With regards to licensing standards – another potential guarantor of safety – they should definitely exist. Everyone seeking to practice as a Chinese medicine physician should be expected to have a certain amount of theoretical and clinical education as well as basic training in rescue medicine and doctor-patient relationships. That being said, the exact composition of that educational mix should be left to a governing body composed of experienced Chinese medicine practitioners.
But what about the second aspect of this kind of modernization?
Should Chinese medicine as a profession be increasingly required to engage in rigorous testing with the currently accepted methods of common laboratory science?
Chinese medicine is not based on a materialist worldview, which dominates the landscape of modern laboratory science. Further, it resists simple either/or cause/effect analysis. Chinese medicine seeks to honor the complexity of the human being as well as the therapies being used to address problems the human being is experiencing. In other words, the whole lifeworld of the patient, the practitioner AND the substances or tools being used in therapy are brought to bear in each treatment. In a general way, abstracting any of these pieces away for separate and isolated analysis is likely to result in failure to recognize the real impact of the medicine.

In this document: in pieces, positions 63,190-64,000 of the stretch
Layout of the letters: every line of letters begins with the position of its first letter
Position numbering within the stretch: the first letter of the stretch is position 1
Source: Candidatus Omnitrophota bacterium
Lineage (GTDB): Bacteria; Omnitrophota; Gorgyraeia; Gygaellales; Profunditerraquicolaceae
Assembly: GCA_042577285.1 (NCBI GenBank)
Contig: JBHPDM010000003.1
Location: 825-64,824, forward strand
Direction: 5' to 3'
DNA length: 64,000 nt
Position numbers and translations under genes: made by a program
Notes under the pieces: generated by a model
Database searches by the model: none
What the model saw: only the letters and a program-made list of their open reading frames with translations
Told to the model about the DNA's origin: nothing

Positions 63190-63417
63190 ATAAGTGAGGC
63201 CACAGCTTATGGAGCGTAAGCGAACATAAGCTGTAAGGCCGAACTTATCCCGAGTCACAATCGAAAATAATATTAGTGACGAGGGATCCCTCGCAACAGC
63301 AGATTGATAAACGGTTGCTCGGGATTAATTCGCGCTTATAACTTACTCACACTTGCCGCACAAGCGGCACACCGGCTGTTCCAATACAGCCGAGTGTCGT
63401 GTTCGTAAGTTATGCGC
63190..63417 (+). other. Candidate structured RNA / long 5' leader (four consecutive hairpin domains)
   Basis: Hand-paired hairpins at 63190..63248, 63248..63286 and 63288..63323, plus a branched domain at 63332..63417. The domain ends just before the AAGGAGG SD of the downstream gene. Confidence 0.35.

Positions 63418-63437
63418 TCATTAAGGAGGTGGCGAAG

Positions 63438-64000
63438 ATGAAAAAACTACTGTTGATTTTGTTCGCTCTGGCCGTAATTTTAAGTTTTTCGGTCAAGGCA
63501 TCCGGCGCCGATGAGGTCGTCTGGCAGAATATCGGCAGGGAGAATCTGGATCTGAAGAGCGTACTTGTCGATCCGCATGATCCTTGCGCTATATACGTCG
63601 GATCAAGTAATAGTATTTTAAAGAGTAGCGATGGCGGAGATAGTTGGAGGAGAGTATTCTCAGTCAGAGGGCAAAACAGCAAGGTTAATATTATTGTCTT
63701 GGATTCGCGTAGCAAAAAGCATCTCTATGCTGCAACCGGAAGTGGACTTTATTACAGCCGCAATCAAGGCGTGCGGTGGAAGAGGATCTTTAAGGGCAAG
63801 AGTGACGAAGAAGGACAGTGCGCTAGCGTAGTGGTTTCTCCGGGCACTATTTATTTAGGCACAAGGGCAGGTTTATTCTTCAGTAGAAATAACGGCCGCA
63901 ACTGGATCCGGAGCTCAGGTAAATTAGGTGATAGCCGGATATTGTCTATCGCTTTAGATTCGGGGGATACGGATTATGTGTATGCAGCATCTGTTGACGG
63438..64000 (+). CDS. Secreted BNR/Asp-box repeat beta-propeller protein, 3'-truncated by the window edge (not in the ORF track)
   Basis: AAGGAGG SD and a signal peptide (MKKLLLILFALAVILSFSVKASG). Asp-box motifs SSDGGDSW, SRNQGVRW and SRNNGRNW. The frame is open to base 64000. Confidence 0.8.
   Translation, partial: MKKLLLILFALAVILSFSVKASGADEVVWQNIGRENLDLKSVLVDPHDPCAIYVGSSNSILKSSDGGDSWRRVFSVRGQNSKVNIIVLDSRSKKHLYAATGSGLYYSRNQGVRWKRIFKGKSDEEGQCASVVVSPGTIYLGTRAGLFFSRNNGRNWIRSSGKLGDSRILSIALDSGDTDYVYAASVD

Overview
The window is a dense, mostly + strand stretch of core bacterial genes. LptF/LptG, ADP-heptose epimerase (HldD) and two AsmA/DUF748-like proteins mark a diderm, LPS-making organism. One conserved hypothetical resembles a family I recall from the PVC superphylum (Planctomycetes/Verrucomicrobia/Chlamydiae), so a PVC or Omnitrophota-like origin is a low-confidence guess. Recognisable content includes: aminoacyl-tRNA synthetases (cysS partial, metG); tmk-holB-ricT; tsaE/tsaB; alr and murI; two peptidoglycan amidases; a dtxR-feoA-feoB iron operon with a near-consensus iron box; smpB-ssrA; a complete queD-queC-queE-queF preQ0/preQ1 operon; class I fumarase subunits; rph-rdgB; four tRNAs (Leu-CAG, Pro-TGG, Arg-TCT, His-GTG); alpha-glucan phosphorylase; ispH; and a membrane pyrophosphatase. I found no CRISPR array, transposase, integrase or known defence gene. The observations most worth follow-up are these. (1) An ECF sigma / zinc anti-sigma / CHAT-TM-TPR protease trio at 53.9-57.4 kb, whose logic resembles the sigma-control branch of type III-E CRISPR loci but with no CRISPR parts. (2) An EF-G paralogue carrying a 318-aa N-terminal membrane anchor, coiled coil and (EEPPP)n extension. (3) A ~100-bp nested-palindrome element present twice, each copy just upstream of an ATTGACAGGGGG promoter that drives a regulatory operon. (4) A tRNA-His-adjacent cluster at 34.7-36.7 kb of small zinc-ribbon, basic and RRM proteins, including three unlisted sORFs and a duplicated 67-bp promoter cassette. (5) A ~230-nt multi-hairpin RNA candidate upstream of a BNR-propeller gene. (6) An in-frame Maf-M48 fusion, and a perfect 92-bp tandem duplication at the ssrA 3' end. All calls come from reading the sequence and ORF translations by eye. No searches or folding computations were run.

In contrast, a more Western materialist way of looking at medicine requires the ability to make either/or & cause/effect judgments. It discards the natural variations in patient, practitioner and substance/tool. In fact, experiments that do not adequately control for those variables are considered to be inferior, or simply invalid. One cannot put up one’s nose at the many positive benefits of this type of measured, exacting research. It demonstrates for us very simple, replicable, reliable things. If one gathers enough of these simple pieces, a very complex system might be understood. However, the method tends to fall short when trying to verify the complex reactions of complex human beings being administered to in complex ways.